I remember very well the brief period of time when Ryhuei Kitamura could crap out anything and there would be at least one person who would claim it a classic piece of cult cinema. I never really bought into that. I was sixteen when I first watched Versus, and while the action scenes and loopy camera work impressed, the movie itself was just silly. After watching Alive, Azumi, Sky High, and Longinus, I really started to question why anybody thought that Kitamura was the best thing to happen to cult film since ever. It was as though somebody with the talent of a "real" director had the sensibilities of a sixteen year-old-boy and the pompous knack for self-indulgence of the more recent Peter Jackson. Every one of his movies seemed to drag out fight scenes that never went anywhere; cameras spin just for the hell of it and cute little Japanese women kill hundreds of large, burly Japanese men with little effort and a whole lot of panache. Seemingly everybody had finally had enough by Godzilla: Final Wars.
I've not seen much love for Kitamura lately. LoveDeath, his 2006 manga adaptation (audacious enough to last for over two and a half hours), barely received coverage from the geeky side of the internet, and what little it did wasn't very positive. The Midnight Meat Train, his American film debut from last year, provoked mixed reactions from horror fans; asian movie fanboys had apparently moved on and forgotten about Kitamura. It never occurred to some of these that Kitamra was not terribly Japanese in his film making style(LoveDeath has more than a bit in common with both Robert Rodriguez and Michael Bay), and that doing horror movies in American settings might allow for creativity beyond staging sword fights and setting off explosives and paying Tak Sakaguchi to do cameos. I was once ambivalent towards Kitamura. Now I'm looking for reasons to like him, because it's fun to be contrary.
So I re-watched Aragami, one of the three Ryuhei Kitamura movies I'd seen that I managed to get some enjoyment out of. Put together in short order as part of a challenge he made with another director (his competitor, Yukihiko Tsustsumi, made 2LDK for his part), Aragami has a single location, and only three real characters. It spends its time talking more than fighting. The camera work is mostly subdued, during the exchanges between the characters, it actually looks kind of like a straightforward jidai-geki rather than a video game cut-scene.
The set-up: a wounded samurai stumbles into a remote mountain temple carrying his even more wounded friend. The samurai survives, and wakes p to find that his friend did not, and his hosts are an eccentrically dressed man with a sword and a prim woman who says very little. Unable to leave the mountain dwelling for fear of the battle he previously escaped from making its way up the mountain, the samurai agrees to have a drink with his host, who reveals himself to be a supernatural being called the Aragami, that he is immortal, that he fights and wins against against everybody he meets, that he eats some of his defeated opponents, and that the samurai recovered with such celerity because he was fed the flesh of his dead friend.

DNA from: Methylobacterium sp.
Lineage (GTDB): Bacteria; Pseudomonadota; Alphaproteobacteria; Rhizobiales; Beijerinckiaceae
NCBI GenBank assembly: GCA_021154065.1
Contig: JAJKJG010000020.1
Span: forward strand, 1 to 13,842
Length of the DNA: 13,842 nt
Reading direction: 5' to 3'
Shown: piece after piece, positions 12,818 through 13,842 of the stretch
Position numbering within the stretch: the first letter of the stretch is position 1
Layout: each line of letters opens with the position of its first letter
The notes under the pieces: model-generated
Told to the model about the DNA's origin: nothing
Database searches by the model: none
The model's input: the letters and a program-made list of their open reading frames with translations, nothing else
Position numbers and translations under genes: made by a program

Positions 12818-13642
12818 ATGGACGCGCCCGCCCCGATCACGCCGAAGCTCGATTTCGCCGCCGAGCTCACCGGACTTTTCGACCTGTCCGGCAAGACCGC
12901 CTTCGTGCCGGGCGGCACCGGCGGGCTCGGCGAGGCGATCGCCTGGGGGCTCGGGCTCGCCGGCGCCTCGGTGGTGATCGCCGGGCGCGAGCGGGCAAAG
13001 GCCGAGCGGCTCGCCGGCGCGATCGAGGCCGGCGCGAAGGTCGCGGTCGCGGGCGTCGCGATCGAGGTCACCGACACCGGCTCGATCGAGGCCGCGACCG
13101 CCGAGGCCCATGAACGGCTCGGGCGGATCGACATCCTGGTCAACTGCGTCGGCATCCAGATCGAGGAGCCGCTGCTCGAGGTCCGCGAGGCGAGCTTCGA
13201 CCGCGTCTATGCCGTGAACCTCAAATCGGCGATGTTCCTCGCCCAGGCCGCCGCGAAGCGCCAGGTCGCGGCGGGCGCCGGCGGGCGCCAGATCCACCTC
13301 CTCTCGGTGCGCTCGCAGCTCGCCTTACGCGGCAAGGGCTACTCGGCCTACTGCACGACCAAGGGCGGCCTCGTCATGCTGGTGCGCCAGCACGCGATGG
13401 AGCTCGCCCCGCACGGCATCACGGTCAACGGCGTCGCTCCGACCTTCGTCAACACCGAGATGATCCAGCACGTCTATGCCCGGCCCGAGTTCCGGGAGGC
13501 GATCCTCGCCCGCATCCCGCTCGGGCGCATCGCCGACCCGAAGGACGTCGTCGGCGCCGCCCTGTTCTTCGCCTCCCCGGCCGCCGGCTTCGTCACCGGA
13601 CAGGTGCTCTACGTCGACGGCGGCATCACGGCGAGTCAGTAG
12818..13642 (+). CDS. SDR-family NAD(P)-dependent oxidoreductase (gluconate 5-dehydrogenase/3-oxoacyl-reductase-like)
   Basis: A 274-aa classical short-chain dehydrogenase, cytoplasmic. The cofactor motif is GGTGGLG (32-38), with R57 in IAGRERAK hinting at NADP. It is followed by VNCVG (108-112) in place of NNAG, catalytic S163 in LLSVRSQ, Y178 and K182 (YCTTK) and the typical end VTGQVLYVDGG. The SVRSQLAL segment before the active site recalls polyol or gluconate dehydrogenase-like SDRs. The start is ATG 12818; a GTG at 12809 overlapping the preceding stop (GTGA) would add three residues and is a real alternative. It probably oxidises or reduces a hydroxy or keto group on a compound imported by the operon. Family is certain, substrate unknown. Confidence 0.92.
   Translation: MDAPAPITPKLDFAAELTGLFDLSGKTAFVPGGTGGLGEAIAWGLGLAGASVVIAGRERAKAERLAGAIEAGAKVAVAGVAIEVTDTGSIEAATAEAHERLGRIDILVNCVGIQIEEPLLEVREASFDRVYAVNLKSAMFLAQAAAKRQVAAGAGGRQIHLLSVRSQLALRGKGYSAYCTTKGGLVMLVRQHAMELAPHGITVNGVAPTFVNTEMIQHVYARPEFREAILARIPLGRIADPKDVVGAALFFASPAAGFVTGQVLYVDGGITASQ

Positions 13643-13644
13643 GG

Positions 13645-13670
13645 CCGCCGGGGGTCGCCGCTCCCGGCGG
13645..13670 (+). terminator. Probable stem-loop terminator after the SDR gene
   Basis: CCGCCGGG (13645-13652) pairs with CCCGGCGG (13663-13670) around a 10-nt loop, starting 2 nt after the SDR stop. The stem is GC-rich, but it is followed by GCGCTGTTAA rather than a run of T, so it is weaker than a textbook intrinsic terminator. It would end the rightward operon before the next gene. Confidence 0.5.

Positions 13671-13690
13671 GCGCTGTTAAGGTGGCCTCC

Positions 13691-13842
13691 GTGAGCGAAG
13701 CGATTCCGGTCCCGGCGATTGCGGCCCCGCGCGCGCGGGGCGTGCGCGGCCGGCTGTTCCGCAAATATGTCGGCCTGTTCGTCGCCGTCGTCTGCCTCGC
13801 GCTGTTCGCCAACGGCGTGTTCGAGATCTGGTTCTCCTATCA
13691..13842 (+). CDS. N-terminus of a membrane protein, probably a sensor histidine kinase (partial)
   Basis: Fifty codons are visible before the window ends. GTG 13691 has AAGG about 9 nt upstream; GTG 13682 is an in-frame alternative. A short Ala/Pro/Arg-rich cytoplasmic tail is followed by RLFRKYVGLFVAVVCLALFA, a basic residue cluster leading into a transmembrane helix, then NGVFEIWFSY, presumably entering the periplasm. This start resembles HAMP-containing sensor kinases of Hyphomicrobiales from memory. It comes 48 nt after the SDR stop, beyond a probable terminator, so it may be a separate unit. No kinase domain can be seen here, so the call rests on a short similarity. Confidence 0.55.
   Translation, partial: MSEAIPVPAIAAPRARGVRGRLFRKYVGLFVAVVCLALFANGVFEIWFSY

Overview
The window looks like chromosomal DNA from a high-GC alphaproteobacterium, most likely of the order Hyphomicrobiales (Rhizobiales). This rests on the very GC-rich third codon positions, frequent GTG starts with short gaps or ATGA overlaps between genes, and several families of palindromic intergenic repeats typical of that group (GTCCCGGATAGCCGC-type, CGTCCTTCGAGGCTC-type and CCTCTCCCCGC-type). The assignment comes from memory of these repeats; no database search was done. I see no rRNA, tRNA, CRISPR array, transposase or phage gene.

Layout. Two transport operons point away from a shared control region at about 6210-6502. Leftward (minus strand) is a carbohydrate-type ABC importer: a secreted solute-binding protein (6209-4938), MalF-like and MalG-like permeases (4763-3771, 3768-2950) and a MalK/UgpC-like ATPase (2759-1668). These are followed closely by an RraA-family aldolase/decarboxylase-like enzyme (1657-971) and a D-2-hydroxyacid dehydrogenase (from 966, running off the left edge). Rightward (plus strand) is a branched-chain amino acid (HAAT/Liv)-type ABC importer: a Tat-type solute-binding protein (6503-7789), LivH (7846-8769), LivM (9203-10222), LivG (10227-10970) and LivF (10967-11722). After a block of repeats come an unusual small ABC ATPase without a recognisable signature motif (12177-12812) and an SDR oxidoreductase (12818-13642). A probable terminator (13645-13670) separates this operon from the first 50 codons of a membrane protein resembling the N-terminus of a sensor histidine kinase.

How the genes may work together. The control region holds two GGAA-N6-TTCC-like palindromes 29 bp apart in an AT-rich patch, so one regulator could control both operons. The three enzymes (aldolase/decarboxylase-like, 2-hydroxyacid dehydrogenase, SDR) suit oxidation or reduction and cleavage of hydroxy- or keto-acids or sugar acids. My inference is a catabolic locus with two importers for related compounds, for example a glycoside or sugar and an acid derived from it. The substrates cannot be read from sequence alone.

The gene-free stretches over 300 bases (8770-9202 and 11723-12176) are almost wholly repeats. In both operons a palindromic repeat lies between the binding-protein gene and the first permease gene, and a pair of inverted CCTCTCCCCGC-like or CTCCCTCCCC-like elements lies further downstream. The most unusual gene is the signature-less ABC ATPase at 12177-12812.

Thus, being immortal, and the young soldier having nothing better to do, the Aragami wants a fight, because he finally wants to die. In the mean, he treats his new acquaintance to French wine and Russian vodka, claims himself to be Miyamoto Musashi. Bits of anachronistic dialogue -- "Ninja stars are so silly." being one of the more notable examples -- creep in every now and then as the two discuss various things of varying importance. Generally very loopy, and it could have worked had it turned out that the Aragami and everything he claimed and his unusual temple hide-away were really an elaborate self-made fantasy, with the stranded deserter caught in the center of it.In fact, I'd hoped that that would be the case. It isn't. The film plays itself straight, or at least it never gives any hint that things are any different than what we're watching unfold. As such, it's a tad silly and predictable. I mean really? Miyamoto Musashi?
At the same time, the movie is actually a treat to watch. The dimly lit temple set splotched with colored lighting and shadows establishes great mood, and the costuming (outside of Masaya Kato's wig) really looks fantastic. The fight scenes actually are well constructed and stylishly filmed and realistically choreographed outside of some wire-effects used to simulate impossibly high leaps. The camera works with the choreography instead of just spinning around all willy nilly and Kitamura mostly spares us from ugly digital effects.
That's the real reason I like this one. It isn't a great film, and it doesn't have the insane energy of Versus. It does have a very fun collection of action scenes, some nice cinematography, decent acting (and overacting, usually). Kitamura shows more cleverness as a director than as a writer, but at least he was a bit more focused here than he was with some of his other films.